Set between 1968 and 1976, ”AMERICAN GANGSTER” began with the death of Harlem mobster and Lucas’ own boss, Ellsworth “Bumpy” Johnson (Clarence Williams III). Following Johnson’s death, Lucas found himself embroiled in a rivalry for control of Harlem. Realizing that he lacked the cash to assume control, he began a scheme that cut out middlemen in the drug trade and buying heroin directly from his source in Southeast Asia. He also organized the smuggling of heroin from Vietnam to the U.S. by using the coffins of dead American servicemen (“Cadaver Connection”).

The story also focused upon the man who had eventually captured Lucas, namely a New Jersey cop for Essex County named Ritchie Roberts. Roberts turned out to be a rare case amongst the law enforcers in the Tri-State area – namely an honest cop. When he and his partner, Javier Rivera (John Ortiz of”MIAMI VICE”) stumbled across a cache of untraceable drug money, Roberts had insisted that it be reported. This one act not only drove his fellow cops (apparently honest cops were not trusted) to ostracize both Roberts and Rivera, and drove the latter to overdose on drugs that happened to be part of Lucas’ new product called ’Blue Angel’.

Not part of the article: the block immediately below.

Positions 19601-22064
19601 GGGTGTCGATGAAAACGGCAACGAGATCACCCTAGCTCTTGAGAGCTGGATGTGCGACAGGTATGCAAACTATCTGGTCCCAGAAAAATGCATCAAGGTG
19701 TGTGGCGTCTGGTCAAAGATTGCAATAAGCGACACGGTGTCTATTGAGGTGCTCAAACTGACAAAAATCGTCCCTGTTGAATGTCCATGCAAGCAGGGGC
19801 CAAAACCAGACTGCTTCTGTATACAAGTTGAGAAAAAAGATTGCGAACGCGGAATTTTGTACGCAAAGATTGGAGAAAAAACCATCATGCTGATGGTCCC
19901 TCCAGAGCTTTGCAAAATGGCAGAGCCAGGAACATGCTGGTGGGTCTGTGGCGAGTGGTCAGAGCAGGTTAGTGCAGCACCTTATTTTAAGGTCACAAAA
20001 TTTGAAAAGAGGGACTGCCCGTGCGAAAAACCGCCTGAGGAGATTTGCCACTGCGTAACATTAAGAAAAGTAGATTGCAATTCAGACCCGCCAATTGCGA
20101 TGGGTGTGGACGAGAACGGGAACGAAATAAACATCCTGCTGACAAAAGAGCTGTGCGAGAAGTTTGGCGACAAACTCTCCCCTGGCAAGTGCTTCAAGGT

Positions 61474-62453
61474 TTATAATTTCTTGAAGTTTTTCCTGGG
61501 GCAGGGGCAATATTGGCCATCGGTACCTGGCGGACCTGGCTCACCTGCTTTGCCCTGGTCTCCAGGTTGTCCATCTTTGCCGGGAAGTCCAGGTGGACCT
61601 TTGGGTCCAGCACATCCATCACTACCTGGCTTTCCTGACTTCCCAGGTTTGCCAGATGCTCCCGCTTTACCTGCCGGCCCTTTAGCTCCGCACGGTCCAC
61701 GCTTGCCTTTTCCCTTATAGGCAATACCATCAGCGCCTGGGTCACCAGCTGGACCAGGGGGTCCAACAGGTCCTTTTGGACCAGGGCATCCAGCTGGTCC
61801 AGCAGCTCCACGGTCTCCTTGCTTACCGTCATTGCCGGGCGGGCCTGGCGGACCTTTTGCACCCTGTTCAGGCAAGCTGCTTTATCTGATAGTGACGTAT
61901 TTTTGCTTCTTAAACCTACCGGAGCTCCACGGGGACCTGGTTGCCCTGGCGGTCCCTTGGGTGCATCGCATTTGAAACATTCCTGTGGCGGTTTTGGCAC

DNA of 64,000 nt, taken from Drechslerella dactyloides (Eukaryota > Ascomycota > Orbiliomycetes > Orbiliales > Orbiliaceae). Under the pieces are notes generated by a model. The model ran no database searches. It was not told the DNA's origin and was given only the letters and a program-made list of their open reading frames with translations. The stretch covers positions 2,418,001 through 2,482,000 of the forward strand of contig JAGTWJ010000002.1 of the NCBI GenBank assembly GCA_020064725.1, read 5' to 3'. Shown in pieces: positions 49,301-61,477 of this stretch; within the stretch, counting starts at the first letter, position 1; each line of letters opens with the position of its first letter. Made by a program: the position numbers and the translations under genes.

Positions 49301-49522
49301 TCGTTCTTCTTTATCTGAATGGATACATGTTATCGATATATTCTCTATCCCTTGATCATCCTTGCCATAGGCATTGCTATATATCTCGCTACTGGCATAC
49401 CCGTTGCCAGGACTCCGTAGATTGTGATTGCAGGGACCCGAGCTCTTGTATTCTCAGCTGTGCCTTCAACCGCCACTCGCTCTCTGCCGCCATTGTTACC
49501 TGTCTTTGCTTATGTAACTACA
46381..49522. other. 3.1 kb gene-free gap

The movie not only focused upon Lucas and Roberts’ professional lives, which would eventually lead to the former’s arrest in 1975; it also focused on their private lives. Whereas drug lord Lucas is a loyal family man and faithful husband, honest cop Roberts turned out to be a notorious philanderer who had allowed an old friend and local mobster to be his son’s godfather.